Register for citation alerts

Study of short-term peripheral IV catheter-related bloodstream infection rates

"Our PIVCR BSI rates were higher than rates from more economically developed countries and were similar to those of countries with limited resources" Rosenthal et al (2021).

Abstract:

Background: Data on short-term peripheral intravenous catheter-related bloodstream infections per 1,000 peripheral venous catheter days (PIVCR BSIs per 1,000 PVC days) rates from Latin America are not available, so they have not been thoroughly studied.

Methods: International Nosocomial Infection Control Consortium (INICC) members conducted a prospective, surveillance study on PIVCR BSIs from January 2010 to March 2018 in 100 intensive care units (ICUs) among 41 hospitals, in 26 cities of 9 countries in Latin America (Argentina, Brazil, Colombia, Costa Rica, Dominican-Republic, Ecuador, Mexico, Panama, and Venezuela). The Centers for Disease Control and Prevention (CDC) National Health Safety Network (NHSN) definitions were applied, and INICC methodology and INICC Surveillance Online System software were used.

Results: In total, 10,120 ICU patients were followed for 40,078 bed days and 38,262 PVC days. In addition, 79 PIVCR BSIs were identified, with a rate of 2.06 per 1,000 PVC days (95% confidence interval , 1.635-2.257). The average length of stay (ALOS) of patients without a PIVCR BSI was 3.95 days, and the ALOS was 5.29 days for patients with a PIVCR BSI. The crude extra ALOS was 1.34 days (RR, 1.33; 95% CI, 1.0975-1.6351; P = .040).The mortality rate in patients without PIVCR BSI was 3.67%, and this rate was 6.33% in patients with a PIVCR BSI. The crude extra mortality was 1.70 times higher. The microorganism profile showed 48.5% gram-positive bacteria (coagulase-negative Staphylococci 25.7%) and 48.5% gram-negative bacteria: Acinetobacter spp, Escherichia coli, and Klebsiella spp (8.5% each one), Pseudomonas aeruginosa (5.7%), and Candida spp (2.8%). The resistances of Pseudomonas aeruginosa were 0% to amikacin and 50% to meropenem. The resistance of Acinetobacter baumanii to amikacin was 0%, and the resistance of coagulase-negative Staphylococcus to oxacillin was 75%.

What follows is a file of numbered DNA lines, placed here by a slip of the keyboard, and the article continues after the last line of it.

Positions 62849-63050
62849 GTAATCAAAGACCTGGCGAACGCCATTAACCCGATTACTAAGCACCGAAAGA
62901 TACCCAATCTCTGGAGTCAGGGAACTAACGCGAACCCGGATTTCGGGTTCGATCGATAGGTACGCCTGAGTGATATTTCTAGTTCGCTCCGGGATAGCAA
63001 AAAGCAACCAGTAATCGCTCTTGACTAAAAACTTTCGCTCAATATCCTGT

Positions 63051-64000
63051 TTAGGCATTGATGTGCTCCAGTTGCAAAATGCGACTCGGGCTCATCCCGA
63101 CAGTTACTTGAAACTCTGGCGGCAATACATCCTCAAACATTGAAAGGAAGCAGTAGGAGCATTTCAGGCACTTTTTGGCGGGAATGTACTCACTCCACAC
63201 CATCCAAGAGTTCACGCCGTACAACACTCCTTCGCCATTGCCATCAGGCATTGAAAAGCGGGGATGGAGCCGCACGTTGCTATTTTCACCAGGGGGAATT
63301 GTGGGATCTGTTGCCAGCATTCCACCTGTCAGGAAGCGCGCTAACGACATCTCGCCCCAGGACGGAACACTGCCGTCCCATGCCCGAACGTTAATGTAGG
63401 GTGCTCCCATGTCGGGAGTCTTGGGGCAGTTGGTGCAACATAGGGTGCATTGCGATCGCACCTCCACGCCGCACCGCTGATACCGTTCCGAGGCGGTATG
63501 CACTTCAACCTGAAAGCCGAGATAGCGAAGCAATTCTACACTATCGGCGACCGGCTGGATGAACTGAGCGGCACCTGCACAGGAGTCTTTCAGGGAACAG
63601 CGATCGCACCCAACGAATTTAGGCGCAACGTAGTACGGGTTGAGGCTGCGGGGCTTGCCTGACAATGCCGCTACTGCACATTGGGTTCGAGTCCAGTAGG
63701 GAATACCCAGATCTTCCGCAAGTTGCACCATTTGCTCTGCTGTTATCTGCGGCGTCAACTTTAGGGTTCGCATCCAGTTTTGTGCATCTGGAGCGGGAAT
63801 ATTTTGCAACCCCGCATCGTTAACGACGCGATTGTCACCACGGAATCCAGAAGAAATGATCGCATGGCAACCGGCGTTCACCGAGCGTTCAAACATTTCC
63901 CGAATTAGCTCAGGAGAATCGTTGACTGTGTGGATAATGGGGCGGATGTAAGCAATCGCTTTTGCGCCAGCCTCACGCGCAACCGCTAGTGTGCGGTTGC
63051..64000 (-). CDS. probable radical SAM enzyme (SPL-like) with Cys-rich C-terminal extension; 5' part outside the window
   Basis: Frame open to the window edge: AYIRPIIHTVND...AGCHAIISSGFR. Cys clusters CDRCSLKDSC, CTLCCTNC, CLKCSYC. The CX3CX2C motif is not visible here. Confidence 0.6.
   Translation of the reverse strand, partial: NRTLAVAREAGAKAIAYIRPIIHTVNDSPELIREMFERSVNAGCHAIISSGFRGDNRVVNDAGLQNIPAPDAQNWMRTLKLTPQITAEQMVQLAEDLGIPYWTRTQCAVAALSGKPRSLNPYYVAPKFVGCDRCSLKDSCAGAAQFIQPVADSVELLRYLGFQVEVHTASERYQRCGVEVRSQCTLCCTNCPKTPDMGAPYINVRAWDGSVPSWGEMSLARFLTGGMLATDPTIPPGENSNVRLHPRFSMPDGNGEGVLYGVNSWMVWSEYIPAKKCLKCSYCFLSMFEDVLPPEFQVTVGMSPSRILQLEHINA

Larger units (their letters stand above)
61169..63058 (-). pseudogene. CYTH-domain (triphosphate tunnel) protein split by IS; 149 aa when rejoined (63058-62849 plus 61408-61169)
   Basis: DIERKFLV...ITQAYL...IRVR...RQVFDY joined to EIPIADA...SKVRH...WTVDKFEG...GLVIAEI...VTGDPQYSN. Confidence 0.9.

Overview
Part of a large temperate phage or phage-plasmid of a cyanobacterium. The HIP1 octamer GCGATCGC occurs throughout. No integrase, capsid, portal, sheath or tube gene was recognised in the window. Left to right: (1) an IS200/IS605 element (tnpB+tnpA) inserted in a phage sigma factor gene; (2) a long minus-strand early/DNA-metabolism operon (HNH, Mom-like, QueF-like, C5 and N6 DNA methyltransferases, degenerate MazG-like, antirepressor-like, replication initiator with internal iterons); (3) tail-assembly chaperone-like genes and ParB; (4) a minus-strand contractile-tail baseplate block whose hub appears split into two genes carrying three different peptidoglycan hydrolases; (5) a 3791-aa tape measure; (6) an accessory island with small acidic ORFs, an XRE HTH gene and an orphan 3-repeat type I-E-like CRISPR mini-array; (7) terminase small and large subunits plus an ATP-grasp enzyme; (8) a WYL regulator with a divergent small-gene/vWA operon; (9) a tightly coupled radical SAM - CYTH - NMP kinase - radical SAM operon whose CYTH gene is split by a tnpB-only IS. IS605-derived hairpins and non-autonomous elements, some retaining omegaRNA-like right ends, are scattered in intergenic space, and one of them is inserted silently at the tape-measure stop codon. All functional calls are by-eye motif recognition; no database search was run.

Conclusions: Our PIVCR BSI rates were higher than rates from more economically developed countries and were similar to those of countries with limited resources.

Reference:

Rosenthal VD, Chaparro GJ, Servolo-Medeiros EA, Souza-Fram D, Escudero DVDS, Gualtero-Trujillo SM, Morfin-Otero R, Gonzalez-Diaz E, Rodriguez-Noriega E, Altuzar-Figueroa MA, Aguirre-Avalos G, Mijangos-Méndez JC, Corona-Jiménez F, Hernandez-Chena BE, Abu-Jarad MR, Diaz-Hernandez EM, Miranda-Novales MG, Vázquez-Rosales JG, Aguilar-De-Morós D, Castaño-Guerra E, Munoz-Gutierrez G, Mejia N, Acebo-Arcentales JJ, Di-Silvestre G. An eight-year multicenter study on short-term peripheral intravenous catheter-related bloodstream infection rates in 100 intensive care units of 9 countries in Latin America: Argentina, Brazil, Colombia, Costa Rica, Dominican Republic, Ecuador, Mexico, Panama, and Venezuela. Findings of the International Nosocomial Infection Control Consortium (INICC). Infect Control Hosp Epidemiol. 2021 Jan 14:1-7. doi: 10.1017/ice.2020.1373. Epub ahead of print. PMID: 33441207.